There are other factors involved here as well. For instance the developer used can have an effect. Additionally, ISO speed is not a fixed target. It is a moving target that varies in regard to development strategies. N+ will increase ISO speed while N- will decrease ISO speed.

    But apart from the additional factors that you didn't address, I do agree that to arbitrarily half the mfg rating is not always wise. When we get into the arena of greater density ranges above simple silver enlarging the proper film EI will make a big difference in the ability to achieve density ranges that Azo, Pt-pd, Carbon and others require. When we add into the mix the expanding of contrast the impact of improperly rated film becomes even more apparent.

    I think that your post was accurate so far as it went. I had heard of the disc before and I thank you for posting a link to their site. I may benefit from calibrating my meters.

  3. #3

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    Phil Davis in BTZS on gray card & metering (pp.113-116): " The idea of reading a gray card in the subject area ... makes some sense... Unfortunately, its the wrong shade of gray for general purposes." He goes on how the meter calibration & film speed ratings are wrong in being based on this so-called standard, whereas in fact they should be using a 12% gray card for metering. This translates into 1 stop off when doing in camera reflectance readings, incident reading or spot metering off a gray card.

    I try to follow his advice & increase exposure by 1 stop, that is when I'm not metering according to zone system. But I hope I understand him correctly (isn't the easiest of reads).
    van Huyck Photo
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  4. #4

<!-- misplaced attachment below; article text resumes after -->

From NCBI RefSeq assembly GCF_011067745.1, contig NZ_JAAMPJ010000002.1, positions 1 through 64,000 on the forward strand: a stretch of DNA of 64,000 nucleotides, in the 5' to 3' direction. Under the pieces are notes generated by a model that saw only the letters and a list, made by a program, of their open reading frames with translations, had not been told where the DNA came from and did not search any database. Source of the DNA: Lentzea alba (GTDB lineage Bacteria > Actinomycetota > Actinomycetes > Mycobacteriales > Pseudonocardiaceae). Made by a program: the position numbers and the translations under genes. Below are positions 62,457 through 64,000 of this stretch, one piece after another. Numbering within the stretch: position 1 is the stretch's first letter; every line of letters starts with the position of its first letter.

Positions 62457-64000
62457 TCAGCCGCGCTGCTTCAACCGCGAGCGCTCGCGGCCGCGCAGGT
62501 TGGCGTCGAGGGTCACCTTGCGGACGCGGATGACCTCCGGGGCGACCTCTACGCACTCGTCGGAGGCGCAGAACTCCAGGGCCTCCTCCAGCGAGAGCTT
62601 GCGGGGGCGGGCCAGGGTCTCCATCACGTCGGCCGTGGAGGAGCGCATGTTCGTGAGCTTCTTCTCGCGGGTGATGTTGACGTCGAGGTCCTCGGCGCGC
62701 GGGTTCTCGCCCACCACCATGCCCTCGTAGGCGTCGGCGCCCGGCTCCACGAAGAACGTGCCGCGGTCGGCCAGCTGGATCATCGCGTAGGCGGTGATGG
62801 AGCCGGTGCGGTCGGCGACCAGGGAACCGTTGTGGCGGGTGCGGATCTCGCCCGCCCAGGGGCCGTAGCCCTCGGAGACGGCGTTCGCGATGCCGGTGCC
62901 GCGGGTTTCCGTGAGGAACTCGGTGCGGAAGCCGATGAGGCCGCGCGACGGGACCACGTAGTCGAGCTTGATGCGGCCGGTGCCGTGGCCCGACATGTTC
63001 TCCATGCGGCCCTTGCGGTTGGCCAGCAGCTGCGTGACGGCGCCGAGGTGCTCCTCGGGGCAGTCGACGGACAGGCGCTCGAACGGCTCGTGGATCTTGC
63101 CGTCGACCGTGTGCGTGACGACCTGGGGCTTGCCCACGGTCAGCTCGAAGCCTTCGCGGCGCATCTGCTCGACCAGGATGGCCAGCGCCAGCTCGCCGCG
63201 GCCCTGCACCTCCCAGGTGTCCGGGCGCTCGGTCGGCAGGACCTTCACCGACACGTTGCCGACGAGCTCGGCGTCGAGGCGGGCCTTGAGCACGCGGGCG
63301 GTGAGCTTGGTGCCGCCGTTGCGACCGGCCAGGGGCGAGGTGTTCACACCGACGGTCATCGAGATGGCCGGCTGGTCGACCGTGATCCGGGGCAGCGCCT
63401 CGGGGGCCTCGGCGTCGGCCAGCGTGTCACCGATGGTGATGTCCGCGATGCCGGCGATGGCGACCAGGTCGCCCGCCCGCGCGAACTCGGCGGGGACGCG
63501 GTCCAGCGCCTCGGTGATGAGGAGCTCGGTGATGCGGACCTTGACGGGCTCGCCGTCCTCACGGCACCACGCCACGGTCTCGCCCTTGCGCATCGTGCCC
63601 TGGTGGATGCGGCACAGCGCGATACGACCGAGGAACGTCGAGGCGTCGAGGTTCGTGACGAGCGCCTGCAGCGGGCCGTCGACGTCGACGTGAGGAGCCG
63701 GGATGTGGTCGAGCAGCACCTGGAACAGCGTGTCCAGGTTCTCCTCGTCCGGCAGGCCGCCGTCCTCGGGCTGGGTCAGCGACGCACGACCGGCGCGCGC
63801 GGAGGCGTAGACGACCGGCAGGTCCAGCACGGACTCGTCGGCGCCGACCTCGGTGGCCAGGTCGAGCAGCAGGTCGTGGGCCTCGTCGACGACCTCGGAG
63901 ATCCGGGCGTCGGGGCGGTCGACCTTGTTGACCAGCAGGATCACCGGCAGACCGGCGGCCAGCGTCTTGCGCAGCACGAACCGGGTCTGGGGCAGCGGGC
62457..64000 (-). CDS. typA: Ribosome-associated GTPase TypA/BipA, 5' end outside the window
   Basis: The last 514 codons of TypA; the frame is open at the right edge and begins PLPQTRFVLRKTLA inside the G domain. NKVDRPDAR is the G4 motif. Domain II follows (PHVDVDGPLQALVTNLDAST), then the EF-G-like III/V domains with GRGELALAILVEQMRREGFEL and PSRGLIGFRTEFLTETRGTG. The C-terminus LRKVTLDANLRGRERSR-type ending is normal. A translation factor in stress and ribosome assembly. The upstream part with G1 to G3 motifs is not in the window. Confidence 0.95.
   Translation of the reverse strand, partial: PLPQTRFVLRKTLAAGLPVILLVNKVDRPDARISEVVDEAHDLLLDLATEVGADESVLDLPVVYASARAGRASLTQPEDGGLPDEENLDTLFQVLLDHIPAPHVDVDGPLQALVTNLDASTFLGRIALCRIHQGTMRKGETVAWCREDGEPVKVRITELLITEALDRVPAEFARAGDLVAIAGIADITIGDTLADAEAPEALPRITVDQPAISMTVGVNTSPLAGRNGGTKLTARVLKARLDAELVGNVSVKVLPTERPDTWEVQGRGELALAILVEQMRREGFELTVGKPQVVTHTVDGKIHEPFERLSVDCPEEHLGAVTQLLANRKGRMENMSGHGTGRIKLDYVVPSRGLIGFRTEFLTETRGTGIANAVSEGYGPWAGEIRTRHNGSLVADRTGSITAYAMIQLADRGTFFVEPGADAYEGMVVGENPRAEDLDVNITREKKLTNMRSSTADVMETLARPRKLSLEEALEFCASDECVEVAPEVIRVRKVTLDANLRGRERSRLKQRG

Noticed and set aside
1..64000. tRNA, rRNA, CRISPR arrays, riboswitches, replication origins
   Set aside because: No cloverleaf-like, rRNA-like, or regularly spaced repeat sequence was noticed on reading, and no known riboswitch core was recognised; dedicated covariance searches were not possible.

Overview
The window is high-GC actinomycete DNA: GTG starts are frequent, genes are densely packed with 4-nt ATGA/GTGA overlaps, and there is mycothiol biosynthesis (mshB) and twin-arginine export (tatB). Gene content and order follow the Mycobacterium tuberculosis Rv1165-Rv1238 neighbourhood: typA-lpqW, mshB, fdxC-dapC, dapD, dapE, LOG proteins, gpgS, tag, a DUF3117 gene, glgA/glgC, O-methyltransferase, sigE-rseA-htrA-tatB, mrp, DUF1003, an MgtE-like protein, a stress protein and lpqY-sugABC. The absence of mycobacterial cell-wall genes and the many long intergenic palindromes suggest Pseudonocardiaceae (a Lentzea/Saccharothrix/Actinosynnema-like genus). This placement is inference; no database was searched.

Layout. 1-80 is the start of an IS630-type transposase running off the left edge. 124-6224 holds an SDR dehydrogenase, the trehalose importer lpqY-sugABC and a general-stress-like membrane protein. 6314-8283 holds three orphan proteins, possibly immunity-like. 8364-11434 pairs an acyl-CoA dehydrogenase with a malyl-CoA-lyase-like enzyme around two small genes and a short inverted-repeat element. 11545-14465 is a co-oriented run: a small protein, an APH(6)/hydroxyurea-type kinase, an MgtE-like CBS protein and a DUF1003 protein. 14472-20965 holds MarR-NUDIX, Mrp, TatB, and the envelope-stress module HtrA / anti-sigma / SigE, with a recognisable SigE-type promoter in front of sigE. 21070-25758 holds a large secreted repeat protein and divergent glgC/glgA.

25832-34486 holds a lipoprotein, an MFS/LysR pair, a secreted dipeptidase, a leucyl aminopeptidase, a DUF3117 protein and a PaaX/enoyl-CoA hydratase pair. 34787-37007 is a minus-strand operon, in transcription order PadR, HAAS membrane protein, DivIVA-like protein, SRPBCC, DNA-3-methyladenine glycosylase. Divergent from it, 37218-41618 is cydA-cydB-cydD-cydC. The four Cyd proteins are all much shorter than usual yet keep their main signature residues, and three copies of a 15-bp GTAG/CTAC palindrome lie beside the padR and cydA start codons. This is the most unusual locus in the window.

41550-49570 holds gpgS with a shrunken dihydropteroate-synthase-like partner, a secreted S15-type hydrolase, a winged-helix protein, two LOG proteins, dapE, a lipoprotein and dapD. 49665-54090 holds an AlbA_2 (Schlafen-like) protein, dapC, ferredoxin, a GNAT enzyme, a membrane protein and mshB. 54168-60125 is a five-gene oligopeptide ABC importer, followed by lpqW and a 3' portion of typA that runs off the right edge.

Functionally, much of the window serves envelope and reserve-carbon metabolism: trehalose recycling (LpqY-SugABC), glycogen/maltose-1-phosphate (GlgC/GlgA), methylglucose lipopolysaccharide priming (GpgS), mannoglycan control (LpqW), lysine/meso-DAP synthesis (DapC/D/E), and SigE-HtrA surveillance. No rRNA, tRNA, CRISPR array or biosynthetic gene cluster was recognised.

Joe Lipka's Avatar
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    The stickiest point to all this film and exposure testing (something that is done far too much by too many people) is the absolute very first step taken by the photographer. That is, identifying the zone.

    I spent the first two years of LF work doggedly pursuing Fred Picker's .01 above film base and fog. Lost two years of image making working that assumption.

    Once I gave up on that and started placing shadows on zones III and IV, everything went well.

    So to me, the reason behind the variation is the very first step. What does Zone III look like?
    Two New Projects! Light on China - 07/13/2014

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  5. #5

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    I spent the first two years of LF work doggedly pursuing Fred Picker's .01 above film base and fog. Lost two years of image making working that assumption.

    I thought that I was the only one that did that. Not only Fred (may his soul rest in peace) but also Ansel (who started it all as far as I can tell...and his soul also) propogated this. Never once telling us that Zone I placements are for dead people. As John Sexton once purportedly said "nothing lives on Zone III".

  6. #6
    L Gebhardt's Avatar
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    I am not going to say you are wrong, but I do find I need to rate most black and white films about 2/3 to a full stop less than the stated speed. This is to get good negatives for silver printing. It may be my meter, but my two Nikons agree with my Pentax Digital Spot. I get perfectly exposed slides (at rated speed) back from the Nikons as well, so they seem correct with color materials. My 4x5 transparencies are also properly exposed when I use the Pentax spot. So I don't know if it is the film or my meters, but for color the meters work, but for black and white they don't.

    My film testing is usually very limited and for speed consists of shooting a Kodak gray card at Zone I and seeing which speed gives me .1 of FB + Fog. I am actually in the middle of my first real film test where i am testing the developement times for the gamma, and then testing the speed for various times as well. I will then know if all this testing is worth the hours of tedious work (which I have grown to hate).